Bookworm

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I have always though of libraries as magical places. Book stores too, but libraries because everything was free to borrow at any time. It was beautiful walking into the quiet hush of the foyer. Stepping through the threshold where the treasure was kept.

My love of reading took me a great deal of time to cultivate. I struggled a great deal with learning to read when I was young, but after the Harry Potter series graced my presence, I began a deep and wonderful love of books, mostly English literature, and a great deal of it classical.

In a world where a young depressed girl lived, there were books to live through. Stories to imagine myself in, where dragons were beasts to admire and fear, where mysterious realms met our world, where my problems didn’t need to exist, lions spoke, romances of great depth and delight were held, and my life seemed small in comparison to those of the greats of old.

I began keeping a journal soon after. It was odd how quickly and fluidly I began writing about my life. My feelings. More unusual was how much I surprised myself. It was as if my world suddenly became a little more beautiful than it had been before, merely because I had the words for it all now. I understood myself. I understood my world. It all began to make sense. My pain didn’t go unrecorded. My joys were few, but beautiful when I wrote about them. My writing was my secret. My pleasure. One I had intended to keep from the world. It was therapy.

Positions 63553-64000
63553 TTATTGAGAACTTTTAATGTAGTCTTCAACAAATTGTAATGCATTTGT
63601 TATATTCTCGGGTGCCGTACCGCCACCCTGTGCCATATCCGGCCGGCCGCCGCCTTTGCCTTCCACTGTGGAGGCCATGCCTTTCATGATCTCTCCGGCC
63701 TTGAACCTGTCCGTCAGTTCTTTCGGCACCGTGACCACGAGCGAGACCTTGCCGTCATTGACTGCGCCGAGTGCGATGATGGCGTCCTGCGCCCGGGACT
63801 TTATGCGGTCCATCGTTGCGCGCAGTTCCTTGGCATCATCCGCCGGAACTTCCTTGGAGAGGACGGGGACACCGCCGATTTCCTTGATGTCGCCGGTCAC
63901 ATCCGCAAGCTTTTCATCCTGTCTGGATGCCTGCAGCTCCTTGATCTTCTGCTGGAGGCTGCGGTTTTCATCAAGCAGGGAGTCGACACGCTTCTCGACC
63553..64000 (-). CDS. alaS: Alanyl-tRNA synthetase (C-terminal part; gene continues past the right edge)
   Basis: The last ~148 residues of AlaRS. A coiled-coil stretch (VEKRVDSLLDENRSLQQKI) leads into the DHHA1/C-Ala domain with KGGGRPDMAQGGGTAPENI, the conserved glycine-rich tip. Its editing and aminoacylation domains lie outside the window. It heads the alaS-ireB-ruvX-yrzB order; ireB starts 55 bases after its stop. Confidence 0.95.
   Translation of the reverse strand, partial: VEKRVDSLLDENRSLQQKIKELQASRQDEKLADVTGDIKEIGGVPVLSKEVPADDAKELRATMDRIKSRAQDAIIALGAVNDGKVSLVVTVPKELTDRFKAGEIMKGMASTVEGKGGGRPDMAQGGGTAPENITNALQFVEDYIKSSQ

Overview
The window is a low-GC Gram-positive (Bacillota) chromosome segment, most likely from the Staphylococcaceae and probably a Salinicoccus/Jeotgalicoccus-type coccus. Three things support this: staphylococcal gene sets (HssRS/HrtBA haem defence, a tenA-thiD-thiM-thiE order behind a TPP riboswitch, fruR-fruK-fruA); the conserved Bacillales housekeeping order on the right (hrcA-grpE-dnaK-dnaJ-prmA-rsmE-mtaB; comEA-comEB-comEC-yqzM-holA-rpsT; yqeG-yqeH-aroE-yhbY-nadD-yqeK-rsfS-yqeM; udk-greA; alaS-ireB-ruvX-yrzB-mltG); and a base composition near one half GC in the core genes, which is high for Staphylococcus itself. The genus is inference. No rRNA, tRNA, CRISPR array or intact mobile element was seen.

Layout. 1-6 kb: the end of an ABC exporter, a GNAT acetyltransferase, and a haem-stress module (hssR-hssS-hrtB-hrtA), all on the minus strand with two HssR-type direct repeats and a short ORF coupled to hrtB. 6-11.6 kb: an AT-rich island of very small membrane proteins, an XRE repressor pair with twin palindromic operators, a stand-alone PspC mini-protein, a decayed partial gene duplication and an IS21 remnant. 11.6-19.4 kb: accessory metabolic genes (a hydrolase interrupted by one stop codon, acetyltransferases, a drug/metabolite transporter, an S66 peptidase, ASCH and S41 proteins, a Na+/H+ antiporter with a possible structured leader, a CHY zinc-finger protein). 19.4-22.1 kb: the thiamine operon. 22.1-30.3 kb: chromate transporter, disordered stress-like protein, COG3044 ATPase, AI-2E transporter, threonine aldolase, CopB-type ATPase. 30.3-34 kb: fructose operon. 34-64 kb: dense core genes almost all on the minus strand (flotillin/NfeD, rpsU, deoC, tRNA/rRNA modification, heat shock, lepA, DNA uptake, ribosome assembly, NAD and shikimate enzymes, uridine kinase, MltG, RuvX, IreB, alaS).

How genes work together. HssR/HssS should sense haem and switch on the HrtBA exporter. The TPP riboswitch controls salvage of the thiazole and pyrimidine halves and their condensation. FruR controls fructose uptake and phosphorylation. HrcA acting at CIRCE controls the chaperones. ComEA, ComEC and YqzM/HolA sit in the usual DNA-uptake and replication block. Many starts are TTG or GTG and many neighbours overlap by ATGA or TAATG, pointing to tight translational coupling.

Now I’m here. It continues to be therapy. Oddly enough….I’m enjoying it.

When I was younger I wrote much more fiction than I do now. Perhaps it is because now I understand the world too much, and find it much more fascinating than fiction? Perhaps it is because fiction has become so precious to me that I cannot bring myself to ruin it with crude writings of my own? I don’t know. I feel very strongly though that non fiction is much more relatable. Even more so than non fiction….poetry.

I write a great deal of poetry now than I ever did. I’d post some of it here for you, but a great deal more of it can be found on my Instagram account if you are really interested. Poetry can be short. Fleeting as the emotions and memories that bring them. They are lovely, not because of their length, but because of their raw depth. Their brutal honesty. Their ability to capture moments instead of lengthy events. Their vulnerability.

That is the greatest lesson writing has taught me. To be vulnerable. I used to fear it, and in some ways I still do fear it. No one can help that. But when it comes down to it, my vulnerability has been the most beautiful experience. To be open and honest. In this openness there is great freedom and strength. Once I tell you, then you know. No more hiding. No more secrets.

Perhaps someone might hurt you? Perhaps they will. It is my experience, that has taught me a surprising thing about vulnerability. There are far more people who will relate to you, than there are who will want to hurt you. I do, however, disguises my vulnerability as artistry. A clever guise. One that offers protection, while still holding meaning. If you disguise your vulnerability as art, then you are considered genius, and no one harms genius when it is recognized. I cannot say that I have gained much recognition for my artistry, but I have simple dreams, and merely wish to write without the pressure of renown recognition. I just desire to write for the sake of the story. That isn’t completely true. I can’t say completely why I write. I have motivations I’m sure, but usually, I am too busy writing to examine them.

I’m just a writer. With a little “w” at its front, and a big heart at its end.

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